As England, so goes Yellen

What does the Bank of England’s decision on Thursday to leave its interest rate at 0.5% tell us?

  • There is no economic growth across the pond, same as the US.
  • The UK banks are still not right with their balance sheets and need to be supported and need more time to repair their impairments.
  • Since global central banks work in unison, the Federal Reserve will not raise rates in Sept.

IMF chief Christine Lagarde has told these bankers that 2015 was not the year to raise rates, and yet some still believe there was drama before the announcement Thursday in London.

Taking the playbook for what Fed chief Janet Yellen will say at the September press conference after announcing that rates will hold steady,  BoE head Mark Carney cited a strong British pound and cratering commodity prices as a reason to not raise rates.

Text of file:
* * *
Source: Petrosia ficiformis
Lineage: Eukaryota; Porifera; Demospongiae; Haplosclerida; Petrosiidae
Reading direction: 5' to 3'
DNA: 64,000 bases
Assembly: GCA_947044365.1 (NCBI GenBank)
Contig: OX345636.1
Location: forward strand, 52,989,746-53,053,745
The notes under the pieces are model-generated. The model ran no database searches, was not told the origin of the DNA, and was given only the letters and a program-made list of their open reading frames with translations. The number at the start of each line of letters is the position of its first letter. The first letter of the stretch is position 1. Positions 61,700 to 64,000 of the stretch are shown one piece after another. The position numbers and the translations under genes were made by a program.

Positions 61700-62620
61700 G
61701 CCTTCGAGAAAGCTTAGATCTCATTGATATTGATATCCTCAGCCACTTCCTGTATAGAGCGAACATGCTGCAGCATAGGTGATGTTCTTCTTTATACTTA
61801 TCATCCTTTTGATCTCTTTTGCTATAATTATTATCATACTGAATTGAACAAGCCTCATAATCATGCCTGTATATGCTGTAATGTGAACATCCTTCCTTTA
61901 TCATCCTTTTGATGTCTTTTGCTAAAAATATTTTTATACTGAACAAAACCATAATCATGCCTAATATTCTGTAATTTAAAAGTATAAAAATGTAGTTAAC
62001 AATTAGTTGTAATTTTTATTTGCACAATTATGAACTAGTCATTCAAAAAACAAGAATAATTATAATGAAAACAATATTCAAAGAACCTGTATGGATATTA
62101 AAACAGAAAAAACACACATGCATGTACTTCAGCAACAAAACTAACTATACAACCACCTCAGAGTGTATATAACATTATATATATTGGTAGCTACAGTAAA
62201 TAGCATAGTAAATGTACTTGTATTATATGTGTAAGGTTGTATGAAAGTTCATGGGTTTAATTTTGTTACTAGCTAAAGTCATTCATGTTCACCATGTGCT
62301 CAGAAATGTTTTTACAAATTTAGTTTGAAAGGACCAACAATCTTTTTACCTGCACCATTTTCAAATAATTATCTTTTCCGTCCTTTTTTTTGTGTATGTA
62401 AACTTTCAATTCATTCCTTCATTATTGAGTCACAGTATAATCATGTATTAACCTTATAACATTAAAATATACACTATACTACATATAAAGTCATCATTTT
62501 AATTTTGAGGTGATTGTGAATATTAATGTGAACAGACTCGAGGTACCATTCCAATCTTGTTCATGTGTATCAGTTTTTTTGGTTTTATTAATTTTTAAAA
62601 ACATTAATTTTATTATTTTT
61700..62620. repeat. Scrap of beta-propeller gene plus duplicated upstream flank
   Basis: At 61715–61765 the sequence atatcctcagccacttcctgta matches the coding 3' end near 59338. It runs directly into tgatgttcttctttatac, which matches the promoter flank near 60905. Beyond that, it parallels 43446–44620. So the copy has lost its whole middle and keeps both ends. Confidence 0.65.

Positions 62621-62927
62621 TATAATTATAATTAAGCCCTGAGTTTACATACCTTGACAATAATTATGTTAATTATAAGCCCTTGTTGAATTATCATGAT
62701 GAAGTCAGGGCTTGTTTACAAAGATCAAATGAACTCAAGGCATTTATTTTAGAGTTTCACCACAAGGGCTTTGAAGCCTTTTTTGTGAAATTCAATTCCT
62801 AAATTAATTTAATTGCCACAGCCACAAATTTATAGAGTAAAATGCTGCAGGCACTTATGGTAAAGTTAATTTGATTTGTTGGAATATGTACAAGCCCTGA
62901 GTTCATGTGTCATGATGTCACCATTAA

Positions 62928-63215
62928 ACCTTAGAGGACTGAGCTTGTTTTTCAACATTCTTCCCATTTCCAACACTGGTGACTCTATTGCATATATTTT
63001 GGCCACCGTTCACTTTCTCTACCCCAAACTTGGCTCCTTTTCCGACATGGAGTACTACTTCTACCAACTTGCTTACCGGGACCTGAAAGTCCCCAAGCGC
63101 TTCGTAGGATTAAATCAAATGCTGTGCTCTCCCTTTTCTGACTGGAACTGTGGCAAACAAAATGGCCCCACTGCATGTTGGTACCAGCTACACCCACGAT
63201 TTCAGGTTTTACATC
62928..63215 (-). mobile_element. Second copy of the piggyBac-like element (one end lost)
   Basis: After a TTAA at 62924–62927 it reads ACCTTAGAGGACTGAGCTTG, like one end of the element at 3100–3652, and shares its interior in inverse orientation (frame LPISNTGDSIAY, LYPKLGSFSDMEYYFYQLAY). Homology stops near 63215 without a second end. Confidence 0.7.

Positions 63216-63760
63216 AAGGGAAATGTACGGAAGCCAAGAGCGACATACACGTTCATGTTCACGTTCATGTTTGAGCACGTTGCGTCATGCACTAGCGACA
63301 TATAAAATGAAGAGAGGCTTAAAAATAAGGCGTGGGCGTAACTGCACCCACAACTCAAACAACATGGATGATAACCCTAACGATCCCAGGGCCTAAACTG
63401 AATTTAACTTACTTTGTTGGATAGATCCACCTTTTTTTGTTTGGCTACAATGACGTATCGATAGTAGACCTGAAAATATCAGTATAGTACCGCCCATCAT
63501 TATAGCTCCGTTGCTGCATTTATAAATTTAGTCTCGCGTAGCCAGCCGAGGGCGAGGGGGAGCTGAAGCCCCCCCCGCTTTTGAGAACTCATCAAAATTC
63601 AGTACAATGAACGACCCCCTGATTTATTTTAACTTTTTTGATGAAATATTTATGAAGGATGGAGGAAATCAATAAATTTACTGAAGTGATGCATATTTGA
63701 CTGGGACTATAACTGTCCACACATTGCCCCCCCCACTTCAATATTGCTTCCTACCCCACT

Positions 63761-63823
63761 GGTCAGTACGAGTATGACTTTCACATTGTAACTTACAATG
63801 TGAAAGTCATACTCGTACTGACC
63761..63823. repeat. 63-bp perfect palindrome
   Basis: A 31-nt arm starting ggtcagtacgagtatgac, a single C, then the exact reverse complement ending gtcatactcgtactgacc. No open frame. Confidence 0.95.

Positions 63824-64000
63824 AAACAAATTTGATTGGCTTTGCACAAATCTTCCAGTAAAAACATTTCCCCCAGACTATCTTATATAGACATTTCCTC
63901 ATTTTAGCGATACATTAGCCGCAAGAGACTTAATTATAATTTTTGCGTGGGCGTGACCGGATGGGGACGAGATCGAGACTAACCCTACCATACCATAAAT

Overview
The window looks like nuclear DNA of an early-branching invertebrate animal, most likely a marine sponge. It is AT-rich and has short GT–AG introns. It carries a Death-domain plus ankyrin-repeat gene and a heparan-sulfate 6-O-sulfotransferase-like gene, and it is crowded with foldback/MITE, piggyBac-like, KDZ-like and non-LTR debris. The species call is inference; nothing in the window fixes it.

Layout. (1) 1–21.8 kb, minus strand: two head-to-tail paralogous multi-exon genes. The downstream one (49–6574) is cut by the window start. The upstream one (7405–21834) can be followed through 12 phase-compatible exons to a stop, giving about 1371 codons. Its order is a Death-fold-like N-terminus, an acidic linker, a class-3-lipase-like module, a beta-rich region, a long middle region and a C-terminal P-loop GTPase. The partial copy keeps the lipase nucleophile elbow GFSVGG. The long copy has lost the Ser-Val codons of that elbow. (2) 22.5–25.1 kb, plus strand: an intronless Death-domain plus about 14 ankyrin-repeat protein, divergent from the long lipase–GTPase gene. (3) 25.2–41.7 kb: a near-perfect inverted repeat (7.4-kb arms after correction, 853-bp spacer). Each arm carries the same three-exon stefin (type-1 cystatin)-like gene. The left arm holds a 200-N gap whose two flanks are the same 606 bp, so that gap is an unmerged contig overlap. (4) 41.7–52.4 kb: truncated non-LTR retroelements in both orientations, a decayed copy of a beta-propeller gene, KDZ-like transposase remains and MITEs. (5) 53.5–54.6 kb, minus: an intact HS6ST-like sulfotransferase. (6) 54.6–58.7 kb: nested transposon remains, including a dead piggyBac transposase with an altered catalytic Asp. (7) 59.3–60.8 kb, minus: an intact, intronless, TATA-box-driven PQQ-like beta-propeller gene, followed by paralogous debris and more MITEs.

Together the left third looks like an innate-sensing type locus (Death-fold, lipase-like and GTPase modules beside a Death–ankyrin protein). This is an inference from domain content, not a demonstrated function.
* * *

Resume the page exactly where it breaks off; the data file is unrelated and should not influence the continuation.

The commodity price slide has all central bankers fearful of disinflation, since consumer spending is depressed despite lower fuel costs.

I see it as a global recession with depressed economic growth and investors putting their money into sovereign debt for safe keeping that is behind a stronger pound and dollar.

The two currencies — pound and dollar — are not strengthening on the prospects of future growth, but the fear of a global recession. A huge difference in market psychology.

What’s my proof of a standstill Fed in Sept. off of the BoE rate call? US equities soared in pre-market on the news. Enough said.

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